KYOTO — Around 1.2 million people are estimated to use sign language in Japan. While they have to deal with new words and phrases that are constantly emerging in fields such as information technology, many also say they have difficulty expressing subtle nuances peculiar to Japanese.

To address these issues, the first major revision in over a decade to a sign language dictionary is under way, aiming to make sign language easier to understand and use.

University professors, former teachers at schools for the deaf and others gathered in June at a sign language training institute in Kyoto to discuss a wholesale revision of “Nihongo — Shuwa Jiten” (“Japanese Sign Language Dictionary”), a work compiled in 1997 that lists words and phrases along with sample sentences that are useful in conversation.

At the meeting they tackled issues such as how to use sign language to express the phrase “futokoro ga itamu,” a rough equivalent to “hit someone in the pocketbook” in English.

“Futokoro ga itamu” means cash in hand is getting scarce. A “futokoro” is an inside breast pocket where a wallet can be placed, while “itamu” denotes “hurt.” The Japanese expression also conveys the nuance that one is in pain because of mounting expenditures.

One expert ventured, “How about pointing with a finger to the chest (futokoro) and then waving a hand to express being in pain (itamu).”

“That would just mean ‘the chest hurts,’ ” replied another.

“Or better yet, why don’t we just adopt a gesture for throwing money away,” another person suggested.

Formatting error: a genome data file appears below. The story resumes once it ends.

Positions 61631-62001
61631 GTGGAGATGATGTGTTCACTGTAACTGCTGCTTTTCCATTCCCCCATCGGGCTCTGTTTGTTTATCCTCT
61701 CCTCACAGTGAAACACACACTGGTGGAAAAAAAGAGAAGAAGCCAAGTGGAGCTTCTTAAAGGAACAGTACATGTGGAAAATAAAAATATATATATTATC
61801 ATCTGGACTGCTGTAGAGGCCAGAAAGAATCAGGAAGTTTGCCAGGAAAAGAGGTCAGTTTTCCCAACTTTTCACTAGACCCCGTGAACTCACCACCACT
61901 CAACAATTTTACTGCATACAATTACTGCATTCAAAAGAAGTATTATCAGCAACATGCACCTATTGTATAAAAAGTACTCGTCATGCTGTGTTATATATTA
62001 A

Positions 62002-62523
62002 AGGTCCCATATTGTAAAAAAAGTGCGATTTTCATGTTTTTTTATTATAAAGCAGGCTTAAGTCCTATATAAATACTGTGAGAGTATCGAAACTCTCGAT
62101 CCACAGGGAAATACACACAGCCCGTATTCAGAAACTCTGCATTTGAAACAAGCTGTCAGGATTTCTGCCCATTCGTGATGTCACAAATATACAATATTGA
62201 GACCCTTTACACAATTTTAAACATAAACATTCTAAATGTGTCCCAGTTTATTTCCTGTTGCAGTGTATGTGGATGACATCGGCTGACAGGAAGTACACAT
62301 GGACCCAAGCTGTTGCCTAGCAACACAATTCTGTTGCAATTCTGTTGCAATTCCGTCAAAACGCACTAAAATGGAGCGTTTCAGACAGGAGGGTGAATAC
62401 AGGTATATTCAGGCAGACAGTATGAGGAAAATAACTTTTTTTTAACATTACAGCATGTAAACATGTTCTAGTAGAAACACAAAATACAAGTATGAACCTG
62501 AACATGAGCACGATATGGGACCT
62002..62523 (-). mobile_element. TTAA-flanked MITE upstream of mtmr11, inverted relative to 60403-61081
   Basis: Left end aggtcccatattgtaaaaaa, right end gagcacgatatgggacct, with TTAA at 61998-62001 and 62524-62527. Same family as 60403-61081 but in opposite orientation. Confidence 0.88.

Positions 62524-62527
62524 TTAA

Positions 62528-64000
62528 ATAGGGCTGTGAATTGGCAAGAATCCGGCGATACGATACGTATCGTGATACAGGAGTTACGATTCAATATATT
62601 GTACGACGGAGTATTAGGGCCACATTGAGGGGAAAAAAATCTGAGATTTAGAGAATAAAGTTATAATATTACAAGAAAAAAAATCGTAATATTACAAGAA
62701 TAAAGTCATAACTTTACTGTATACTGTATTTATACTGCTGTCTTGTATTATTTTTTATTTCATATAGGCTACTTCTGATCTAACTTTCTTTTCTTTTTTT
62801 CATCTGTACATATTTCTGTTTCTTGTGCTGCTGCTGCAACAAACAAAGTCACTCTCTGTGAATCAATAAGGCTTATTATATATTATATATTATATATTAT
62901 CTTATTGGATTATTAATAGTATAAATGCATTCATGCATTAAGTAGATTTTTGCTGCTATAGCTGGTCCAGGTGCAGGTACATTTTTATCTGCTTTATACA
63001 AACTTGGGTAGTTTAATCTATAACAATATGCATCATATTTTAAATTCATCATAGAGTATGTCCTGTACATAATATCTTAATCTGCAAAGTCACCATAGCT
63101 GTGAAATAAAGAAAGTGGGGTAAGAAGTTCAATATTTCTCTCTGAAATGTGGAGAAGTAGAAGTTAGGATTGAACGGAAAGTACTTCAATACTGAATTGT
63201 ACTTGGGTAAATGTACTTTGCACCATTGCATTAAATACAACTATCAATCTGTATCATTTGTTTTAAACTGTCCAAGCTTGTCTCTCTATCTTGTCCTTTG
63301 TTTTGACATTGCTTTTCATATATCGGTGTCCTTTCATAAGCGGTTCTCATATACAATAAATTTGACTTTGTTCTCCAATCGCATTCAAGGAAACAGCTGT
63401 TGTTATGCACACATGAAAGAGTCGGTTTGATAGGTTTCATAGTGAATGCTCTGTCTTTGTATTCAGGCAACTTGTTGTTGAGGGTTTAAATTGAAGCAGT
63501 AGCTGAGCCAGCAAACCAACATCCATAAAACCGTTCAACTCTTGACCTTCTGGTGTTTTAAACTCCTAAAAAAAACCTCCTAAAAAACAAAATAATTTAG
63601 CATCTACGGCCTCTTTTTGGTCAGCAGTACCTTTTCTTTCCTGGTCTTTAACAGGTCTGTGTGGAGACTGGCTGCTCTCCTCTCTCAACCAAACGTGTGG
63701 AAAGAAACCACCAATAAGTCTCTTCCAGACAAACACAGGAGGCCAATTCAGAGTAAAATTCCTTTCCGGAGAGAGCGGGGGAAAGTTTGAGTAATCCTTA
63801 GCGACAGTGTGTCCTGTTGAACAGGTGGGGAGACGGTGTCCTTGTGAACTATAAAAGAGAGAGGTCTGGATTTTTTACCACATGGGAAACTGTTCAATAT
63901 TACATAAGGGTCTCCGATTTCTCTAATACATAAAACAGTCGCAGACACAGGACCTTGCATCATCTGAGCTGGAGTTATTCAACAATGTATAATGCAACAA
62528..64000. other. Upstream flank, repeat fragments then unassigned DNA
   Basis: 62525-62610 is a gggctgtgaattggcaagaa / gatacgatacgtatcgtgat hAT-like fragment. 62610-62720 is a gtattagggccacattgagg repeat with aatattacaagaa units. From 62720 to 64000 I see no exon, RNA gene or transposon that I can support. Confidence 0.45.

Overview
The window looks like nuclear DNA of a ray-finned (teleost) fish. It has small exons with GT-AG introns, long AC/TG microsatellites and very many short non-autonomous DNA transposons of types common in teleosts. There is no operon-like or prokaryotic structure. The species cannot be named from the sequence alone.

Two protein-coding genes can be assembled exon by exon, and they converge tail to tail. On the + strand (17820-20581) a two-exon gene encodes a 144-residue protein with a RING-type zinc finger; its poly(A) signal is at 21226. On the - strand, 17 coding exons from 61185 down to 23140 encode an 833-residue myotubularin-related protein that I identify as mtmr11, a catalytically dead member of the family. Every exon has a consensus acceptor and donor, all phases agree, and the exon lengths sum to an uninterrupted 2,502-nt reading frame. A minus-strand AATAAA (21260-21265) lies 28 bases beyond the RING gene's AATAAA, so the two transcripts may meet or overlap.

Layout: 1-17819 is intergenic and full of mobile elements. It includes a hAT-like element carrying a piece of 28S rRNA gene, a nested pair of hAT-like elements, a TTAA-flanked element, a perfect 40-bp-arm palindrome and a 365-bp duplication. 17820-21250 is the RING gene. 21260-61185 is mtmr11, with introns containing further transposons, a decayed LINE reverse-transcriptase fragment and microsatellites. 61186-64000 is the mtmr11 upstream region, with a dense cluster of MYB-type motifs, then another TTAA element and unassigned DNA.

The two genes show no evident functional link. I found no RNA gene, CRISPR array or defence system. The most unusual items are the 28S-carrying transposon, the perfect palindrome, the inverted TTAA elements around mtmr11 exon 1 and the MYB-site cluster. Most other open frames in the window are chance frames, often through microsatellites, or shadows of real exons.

Even though the topic was debated for hours, the participants, all members of the Japan Institute for Sign Language Studies in Kyoto, could not reach a conclusion.

“Just lining up words could run the risk of producing a completely different meaning,” said Akihiko Yonekawa, supervising editor of the dictionary who teaches at Baika Women’s University in Ibaraki, Osaka Prefecture.

How sign language originated in Japan remains a mystery. Some say it was derived from hearing and watching the impaired using gestures, while others say signs were created as a tool for instruction at schools for the deaf.

Like spoken languages, sign languages vary depending on countries or regions.

In Japan, a school for the blind and hearing impaired was first established in 1878 in Kyoto, using sign language for instruction. Thereafter, a number of organizations were set up around the country for the hearing impaired and for those wishing to learn the language.

In 1969, the Japanese Federation of the Deaf in Tokyo published a lexicon called “Watashitachi no Shuwa” (“Our Sign Language”), the first attempt to catalog common sign language expressions used nationwide. Some people, however, were puzzled by the use of certain words that have a wide range of meanings, such as “nomu,” a verb meaning literally “to drink” but which is also used to mean taking medicine or catching one’s breath.

Next spring, the Japan Institute for Sign Language Studies is planning to publish a revised edition of its dictionary that contains 6,000 words and more than 10,000 sample sentences, which around 20 percent more entries than the 1997 edition, according to editors.

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